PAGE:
• Occasional expenses such as medical costs, insurance, holidays, birthdays etc. Include as much as possible. You can always add things you forget later.

If you have any money left over after reviewing your income and outgoings, think about how you can use it effectively. Maybe you’re not saving already so maybe you can start. If you are spending more than your income, think about how you could reduce your expenses. Having done you outgoings checklist it will be clear where you are spending unnecessarily.

Make a budget and stick to it

There are some really good budget planning resources online that will help you organize a budget. It’s important to be honest about the figures in your budget and try not to overestimate or underestimate your income or spending. If you don’t keep to your budget, don’t be discouraged. Like with any new habit, it takes time and the better you get at it the more you will enjoy it. Also, make sure you leave something for fun and enjoyment. Even if all you can afford is your favorite bar of chocolate, make sure you afford yourself that little luxury.

I hope the past 4 weeks have helped you identify some areas where your wellbeing can use an upgrade. I’ve really enjoyed writing about it and it’s helped me so much to get my own wellbeing back on track. Please reach out with any queries you may have at



Nicola is our Blog and Article Editor at Her work has been published internationally in many publications. She is a qualified Reflexologist, Masseuse and Life Coach. She has created content for for many years and was Editor at She has lived with type 1 diabetes since she was 7 years old.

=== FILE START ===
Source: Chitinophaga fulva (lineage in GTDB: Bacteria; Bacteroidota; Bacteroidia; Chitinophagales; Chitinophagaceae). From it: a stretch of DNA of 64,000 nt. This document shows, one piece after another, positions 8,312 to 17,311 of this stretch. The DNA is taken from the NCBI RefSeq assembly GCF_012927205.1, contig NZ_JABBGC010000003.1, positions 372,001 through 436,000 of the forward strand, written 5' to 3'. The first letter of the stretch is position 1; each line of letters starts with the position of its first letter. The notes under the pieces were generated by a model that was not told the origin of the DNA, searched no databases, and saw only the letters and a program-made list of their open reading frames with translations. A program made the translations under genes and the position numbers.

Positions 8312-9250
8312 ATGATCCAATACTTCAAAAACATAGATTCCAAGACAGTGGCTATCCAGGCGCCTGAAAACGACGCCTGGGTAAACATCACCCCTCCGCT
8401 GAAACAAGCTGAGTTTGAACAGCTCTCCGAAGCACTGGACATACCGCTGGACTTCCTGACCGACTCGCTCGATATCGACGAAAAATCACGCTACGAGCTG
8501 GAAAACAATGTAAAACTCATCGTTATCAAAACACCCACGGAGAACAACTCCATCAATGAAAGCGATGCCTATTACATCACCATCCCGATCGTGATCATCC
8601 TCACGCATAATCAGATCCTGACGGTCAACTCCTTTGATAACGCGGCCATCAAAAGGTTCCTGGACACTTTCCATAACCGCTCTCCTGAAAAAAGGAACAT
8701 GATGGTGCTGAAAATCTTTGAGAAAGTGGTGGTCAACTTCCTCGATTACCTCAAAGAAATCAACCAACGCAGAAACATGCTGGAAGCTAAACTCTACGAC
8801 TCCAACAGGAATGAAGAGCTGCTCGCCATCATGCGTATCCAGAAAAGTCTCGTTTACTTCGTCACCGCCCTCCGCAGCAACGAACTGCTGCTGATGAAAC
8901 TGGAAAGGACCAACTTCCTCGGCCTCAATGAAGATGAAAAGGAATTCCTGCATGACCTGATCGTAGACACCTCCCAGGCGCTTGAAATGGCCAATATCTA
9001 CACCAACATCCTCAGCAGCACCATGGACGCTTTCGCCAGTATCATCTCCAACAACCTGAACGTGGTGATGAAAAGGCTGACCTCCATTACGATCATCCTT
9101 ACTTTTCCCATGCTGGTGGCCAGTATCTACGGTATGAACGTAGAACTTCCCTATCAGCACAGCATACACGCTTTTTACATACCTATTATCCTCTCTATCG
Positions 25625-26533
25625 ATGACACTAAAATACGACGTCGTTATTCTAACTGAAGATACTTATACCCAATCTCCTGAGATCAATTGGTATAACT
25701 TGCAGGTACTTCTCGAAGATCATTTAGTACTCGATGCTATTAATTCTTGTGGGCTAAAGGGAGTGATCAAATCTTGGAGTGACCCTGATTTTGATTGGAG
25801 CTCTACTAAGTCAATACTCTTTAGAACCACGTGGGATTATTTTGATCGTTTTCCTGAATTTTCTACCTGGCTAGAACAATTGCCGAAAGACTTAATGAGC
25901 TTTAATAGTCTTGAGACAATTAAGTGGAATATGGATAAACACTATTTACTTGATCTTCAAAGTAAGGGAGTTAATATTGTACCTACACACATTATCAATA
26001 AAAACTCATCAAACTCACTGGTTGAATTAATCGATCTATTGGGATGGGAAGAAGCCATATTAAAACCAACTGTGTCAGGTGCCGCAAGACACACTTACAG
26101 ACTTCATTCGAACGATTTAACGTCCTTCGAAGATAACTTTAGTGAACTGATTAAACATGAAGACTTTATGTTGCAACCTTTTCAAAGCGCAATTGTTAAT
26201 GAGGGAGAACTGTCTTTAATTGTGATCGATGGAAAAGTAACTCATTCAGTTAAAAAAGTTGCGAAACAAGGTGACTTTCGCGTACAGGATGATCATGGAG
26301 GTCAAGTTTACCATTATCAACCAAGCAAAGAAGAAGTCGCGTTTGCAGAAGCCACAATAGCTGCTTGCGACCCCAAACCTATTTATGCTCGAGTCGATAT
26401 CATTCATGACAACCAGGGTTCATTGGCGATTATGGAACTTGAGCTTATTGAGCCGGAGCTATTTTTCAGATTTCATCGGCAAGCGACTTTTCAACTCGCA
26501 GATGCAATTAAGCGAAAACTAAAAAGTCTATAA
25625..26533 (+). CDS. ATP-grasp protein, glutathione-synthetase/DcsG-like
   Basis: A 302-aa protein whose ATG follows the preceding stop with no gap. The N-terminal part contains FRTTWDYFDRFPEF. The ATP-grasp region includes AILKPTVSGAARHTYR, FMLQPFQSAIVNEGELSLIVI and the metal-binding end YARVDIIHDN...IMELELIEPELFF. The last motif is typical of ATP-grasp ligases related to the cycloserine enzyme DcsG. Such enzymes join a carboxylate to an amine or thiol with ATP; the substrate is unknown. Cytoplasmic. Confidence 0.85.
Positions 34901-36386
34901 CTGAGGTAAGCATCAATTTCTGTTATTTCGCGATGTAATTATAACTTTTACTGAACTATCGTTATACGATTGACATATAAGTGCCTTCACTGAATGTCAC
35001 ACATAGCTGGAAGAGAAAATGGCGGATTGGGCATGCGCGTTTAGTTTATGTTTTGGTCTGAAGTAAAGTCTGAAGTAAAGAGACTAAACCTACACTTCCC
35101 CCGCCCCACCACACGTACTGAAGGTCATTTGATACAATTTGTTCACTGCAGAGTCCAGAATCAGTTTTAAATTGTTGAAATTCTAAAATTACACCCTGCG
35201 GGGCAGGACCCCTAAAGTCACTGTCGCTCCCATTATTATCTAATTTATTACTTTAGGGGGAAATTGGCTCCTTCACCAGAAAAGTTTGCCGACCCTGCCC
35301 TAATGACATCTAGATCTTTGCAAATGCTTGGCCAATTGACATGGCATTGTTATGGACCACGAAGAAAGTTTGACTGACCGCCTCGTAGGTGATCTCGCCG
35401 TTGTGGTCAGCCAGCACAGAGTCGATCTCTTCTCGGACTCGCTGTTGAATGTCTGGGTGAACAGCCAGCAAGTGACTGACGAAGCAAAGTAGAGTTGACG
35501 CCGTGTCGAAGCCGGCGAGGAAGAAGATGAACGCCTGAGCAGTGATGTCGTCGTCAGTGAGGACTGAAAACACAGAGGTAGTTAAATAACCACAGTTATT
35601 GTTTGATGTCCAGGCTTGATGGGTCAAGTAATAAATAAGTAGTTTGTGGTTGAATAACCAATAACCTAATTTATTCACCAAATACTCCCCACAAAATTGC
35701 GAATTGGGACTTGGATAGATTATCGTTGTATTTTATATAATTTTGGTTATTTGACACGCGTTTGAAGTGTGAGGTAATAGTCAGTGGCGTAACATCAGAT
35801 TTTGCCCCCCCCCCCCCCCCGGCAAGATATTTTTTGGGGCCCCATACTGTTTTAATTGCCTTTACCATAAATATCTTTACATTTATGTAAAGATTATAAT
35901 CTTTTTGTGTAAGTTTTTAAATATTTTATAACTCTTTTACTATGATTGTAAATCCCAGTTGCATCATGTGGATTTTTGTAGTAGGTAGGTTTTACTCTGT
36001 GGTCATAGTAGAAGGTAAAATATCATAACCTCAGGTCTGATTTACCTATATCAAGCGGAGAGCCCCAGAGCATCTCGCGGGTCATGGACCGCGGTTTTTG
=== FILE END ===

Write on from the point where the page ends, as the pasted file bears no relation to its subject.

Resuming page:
1. Most definitely I agree with you that financial literacy is as crucial as literacy itself when it comes to existing in the world in the most productive manner possible. Financial literacy should be introduced at the high school level ACROSS THE BOARD because the fact is that a trained educator with a specific background in finance, who can produce the curriculum in a manner relevant to young people ( ie. What are some things, some items out there you guys want? We want Jordan’s, iPhones, etc” ok, then list the price. So we need this much money to get this item. And, we are going to have to factor in that we probably want to live in a shelter, probably one of our own taste and choosing. So we need to pay rent or purchase a home. Idk…I could obviously go on an on but based on my own high school and unfortunately even college experience I did not get this kind of education in the art of understanding money and it’s been a problem for me and something I have only recently begun to understand, accept and actually develop my worthiness regarding. A class on financial literacy in 11th or 12th grade, maybe even earlier, is going to probably save any kid who listens with half an ear many, many thousands of dollars over a lifetime and might have profound impacts on our economy as a whole.